High-density lipoprotein (HDL) is the scientific term for “good” cholesterol. If you have recently undergone lipid profile tests and are wondering what that LDL (Low-density lipoproteins) and HDL numbers mean for you, here’s some help from the experts. LDL levels should ideally be within 100 milligrams per deciliter (mg/dl) range and HDL at about 60 milligrams per deciliter (mg/dl) but do consult a medical professional who is aware of your particular case since results for people might vary.
Cholesterol is a fatty, wax-like substance that is produced by the liver. The main purpose of HDLs is to help keep the bad cholesterol (low-density lipoproteins or LDLs) away from your arteries and back to your liver where it’s metabolized and passed out from your body.
Cholesterol is essential for the creation of cell walls, hormones, and digestive juices. We also need it for mood improvement and emotional well-being. HDL can halt and reverse atherosclerosis ( the buildup of plaque in your arteries) which is known to increase the risk of heart attacks and strokes. HDLs also assist in antioxidation, protect against thrombosis, maintain endothelial function and low blood viscosity.
Experts recommend that a healthy balance is maintained to minimize the risks of developing coronary artery disease (CAD), transient ischemic attack (TIA) and peripheral arterial disease. Factors that would contribute to these complications would include leading a sedentary lifestyle, overall lack of physical activity, improper diet, smoking, obesity and drinking large amounts of alcohol. Genetics too could play a very big role in this.
Fortunately, a few things can be done to change this diagnosis:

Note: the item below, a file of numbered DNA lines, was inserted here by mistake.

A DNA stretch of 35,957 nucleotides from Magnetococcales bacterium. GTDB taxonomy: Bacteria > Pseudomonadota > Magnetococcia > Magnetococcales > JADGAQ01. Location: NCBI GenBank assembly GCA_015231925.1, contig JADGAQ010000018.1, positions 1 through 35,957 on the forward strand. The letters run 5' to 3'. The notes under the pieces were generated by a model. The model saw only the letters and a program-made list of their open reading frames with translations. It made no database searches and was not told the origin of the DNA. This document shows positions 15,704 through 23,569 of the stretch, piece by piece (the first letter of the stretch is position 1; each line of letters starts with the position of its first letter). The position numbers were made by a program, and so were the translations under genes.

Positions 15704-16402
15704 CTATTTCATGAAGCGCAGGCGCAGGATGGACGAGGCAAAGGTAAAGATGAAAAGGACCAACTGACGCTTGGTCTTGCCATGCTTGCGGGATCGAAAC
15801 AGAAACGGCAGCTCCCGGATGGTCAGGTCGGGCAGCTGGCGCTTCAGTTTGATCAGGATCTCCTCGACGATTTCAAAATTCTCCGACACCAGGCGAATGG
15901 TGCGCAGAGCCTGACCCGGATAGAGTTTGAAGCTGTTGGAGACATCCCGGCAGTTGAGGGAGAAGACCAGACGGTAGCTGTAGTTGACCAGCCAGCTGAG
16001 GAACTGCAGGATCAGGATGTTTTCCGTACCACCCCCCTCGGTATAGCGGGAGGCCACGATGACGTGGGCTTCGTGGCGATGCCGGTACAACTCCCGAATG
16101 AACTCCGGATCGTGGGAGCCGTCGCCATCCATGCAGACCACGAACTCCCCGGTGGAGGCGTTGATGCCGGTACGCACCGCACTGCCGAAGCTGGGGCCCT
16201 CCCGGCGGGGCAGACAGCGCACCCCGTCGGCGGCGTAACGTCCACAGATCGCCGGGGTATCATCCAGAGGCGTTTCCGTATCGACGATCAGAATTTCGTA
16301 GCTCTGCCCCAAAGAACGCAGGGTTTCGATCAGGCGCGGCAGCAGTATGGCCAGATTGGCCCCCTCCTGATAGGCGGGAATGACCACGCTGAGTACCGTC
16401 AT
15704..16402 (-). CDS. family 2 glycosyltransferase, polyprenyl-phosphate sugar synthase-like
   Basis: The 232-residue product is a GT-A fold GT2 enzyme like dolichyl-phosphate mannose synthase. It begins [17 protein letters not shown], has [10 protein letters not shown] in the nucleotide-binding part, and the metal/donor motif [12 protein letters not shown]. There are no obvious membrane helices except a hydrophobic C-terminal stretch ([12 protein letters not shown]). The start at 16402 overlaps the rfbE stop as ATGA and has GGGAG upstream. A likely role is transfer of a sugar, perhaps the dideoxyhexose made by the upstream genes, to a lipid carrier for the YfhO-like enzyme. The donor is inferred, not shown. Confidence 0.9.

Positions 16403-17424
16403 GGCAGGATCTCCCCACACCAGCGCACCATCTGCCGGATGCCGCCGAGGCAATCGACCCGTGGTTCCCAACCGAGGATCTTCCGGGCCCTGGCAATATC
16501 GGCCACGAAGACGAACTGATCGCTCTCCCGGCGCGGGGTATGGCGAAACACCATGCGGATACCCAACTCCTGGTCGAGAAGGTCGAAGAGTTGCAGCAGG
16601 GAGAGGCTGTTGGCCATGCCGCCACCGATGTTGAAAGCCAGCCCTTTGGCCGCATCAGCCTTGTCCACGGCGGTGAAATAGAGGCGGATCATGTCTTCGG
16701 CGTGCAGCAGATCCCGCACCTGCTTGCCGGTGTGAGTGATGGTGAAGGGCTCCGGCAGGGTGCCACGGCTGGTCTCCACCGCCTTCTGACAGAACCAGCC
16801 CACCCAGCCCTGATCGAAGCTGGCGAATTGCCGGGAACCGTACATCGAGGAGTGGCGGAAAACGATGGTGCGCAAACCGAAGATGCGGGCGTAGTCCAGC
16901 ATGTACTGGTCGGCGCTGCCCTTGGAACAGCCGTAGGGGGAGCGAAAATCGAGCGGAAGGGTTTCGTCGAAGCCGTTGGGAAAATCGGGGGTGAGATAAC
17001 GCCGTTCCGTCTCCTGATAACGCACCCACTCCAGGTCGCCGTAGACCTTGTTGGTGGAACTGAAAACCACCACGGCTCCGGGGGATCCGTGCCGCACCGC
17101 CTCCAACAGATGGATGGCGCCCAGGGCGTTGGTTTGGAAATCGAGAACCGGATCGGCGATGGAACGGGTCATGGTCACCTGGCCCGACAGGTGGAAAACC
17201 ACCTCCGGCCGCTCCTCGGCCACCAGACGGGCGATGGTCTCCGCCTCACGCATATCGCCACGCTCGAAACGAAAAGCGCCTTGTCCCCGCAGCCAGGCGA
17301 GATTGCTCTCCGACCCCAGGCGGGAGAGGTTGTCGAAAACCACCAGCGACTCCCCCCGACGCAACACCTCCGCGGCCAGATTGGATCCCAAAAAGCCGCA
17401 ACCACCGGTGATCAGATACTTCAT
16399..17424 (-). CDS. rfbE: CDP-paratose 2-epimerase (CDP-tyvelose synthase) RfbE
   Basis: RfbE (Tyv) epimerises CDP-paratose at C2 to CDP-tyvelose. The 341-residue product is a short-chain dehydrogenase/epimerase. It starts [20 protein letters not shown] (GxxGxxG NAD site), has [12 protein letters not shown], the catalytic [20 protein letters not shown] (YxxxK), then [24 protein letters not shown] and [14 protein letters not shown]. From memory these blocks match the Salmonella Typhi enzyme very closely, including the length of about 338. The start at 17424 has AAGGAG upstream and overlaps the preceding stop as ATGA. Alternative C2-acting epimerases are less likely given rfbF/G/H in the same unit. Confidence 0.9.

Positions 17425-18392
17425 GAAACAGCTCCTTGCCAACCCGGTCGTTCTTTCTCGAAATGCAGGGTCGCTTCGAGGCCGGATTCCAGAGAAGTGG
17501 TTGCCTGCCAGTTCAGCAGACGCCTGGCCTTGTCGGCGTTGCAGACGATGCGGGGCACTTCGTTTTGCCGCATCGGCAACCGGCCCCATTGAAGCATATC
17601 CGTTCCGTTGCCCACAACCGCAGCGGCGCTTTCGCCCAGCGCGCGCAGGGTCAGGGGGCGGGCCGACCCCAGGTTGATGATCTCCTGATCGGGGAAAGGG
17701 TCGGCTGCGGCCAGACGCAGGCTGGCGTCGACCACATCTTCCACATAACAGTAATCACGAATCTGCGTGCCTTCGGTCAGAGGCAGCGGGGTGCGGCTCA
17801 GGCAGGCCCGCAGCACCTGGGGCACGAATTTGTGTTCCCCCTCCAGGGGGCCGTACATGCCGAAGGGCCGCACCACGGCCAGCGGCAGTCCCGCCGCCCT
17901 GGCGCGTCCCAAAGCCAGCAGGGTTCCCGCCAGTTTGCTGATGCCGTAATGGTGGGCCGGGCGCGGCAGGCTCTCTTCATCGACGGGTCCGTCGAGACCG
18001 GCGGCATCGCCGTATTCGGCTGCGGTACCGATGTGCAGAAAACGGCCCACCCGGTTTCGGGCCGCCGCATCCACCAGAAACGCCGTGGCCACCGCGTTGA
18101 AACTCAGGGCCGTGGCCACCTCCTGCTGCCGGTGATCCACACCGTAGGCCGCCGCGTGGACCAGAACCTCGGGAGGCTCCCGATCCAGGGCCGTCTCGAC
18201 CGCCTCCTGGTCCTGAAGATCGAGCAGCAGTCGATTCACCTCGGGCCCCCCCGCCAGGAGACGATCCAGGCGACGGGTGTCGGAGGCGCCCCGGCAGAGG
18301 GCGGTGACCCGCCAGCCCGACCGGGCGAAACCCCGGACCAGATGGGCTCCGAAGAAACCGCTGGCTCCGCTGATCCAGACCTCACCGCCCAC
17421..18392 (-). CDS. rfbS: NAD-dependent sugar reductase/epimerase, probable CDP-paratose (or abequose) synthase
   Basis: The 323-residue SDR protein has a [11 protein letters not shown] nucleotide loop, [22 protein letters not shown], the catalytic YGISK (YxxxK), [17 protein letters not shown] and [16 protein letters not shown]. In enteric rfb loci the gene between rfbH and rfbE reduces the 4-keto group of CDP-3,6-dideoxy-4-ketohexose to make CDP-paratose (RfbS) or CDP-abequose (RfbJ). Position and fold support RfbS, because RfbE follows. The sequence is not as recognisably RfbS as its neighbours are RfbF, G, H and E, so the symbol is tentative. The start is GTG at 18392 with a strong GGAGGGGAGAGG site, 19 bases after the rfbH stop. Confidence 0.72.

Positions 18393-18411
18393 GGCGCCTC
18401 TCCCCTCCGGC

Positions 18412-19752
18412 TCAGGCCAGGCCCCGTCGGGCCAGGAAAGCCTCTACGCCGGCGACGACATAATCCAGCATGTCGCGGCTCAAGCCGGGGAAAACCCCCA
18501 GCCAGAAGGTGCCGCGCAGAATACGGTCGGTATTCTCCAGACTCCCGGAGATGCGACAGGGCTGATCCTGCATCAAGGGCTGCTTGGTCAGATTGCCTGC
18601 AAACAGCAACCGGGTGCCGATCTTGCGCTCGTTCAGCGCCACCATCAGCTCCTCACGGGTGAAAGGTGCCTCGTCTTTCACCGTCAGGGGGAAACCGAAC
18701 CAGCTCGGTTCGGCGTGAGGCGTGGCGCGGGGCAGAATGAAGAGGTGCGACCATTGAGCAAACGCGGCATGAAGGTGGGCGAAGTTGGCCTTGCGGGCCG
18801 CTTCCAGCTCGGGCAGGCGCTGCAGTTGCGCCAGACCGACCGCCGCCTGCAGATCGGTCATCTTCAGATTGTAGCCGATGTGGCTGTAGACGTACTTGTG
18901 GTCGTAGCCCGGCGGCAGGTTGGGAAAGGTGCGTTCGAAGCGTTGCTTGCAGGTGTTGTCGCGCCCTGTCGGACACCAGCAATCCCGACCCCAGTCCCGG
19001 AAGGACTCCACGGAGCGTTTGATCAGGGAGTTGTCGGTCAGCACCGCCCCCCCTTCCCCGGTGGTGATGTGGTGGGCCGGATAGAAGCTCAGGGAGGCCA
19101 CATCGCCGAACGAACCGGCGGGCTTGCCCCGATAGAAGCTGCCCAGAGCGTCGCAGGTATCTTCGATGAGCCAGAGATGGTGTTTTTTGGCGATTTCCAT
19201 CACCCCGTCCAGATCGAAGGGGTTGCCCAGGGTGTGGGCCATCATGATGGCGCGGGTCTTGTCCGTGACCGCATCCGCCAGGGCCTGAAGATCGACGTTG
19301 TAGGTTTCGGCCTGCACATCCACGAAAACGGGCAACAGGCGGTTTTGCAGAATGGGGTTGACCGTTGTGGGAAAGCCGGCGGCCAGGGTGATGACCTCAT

- Removal or reduction of trans-fats from your diet can drastically improve your chances of achieving healthy cholesterol scores.
- Weight reduction plays a huge role in health improvement. Experts hold that even a small drop in weight can do wonders to cut back on your LDL levels.
- Exercising for half an hour a day, five days a week can raise HDL levels and lower LDL levels. Even light exercises are fine, they don’t have to be hectic ones.
- Eat foods that are high in fiber like apples, oats, and beans. These foods guard your system against absorbing cholesterol.
- Add fish to your diet a few times a week. Omega-3 fats in fish are good for your heart. Wild salmon, tuna, and sardines are excellent options. For best results, bake or grill to avoid unhealthy fats.
- Nuts are a good inclusion for a heart-healthy diet. Walnuts, almonds, peanuts and pistachios in moderate amounts are good snack options. Be sure to choose the unsalted and unsweetened varieties.
- Stress is bad for mental as well as physical wellbeing so make sure to treat yourself to plenty of relaxation time. Meditating, reading a comforting book or just taking a few leisurely strolls among nature can work wonders in bringing down your stress levels.
Bad cholesterol is manageable and treatable provided the right actions are implemented at the right time. Take care of your health today, don’t wait for things to go from bad to worse. Draw up a lifestyle plan that puts you on the right track to beat this condition and do remember to check your cholesterol levels every couple of years.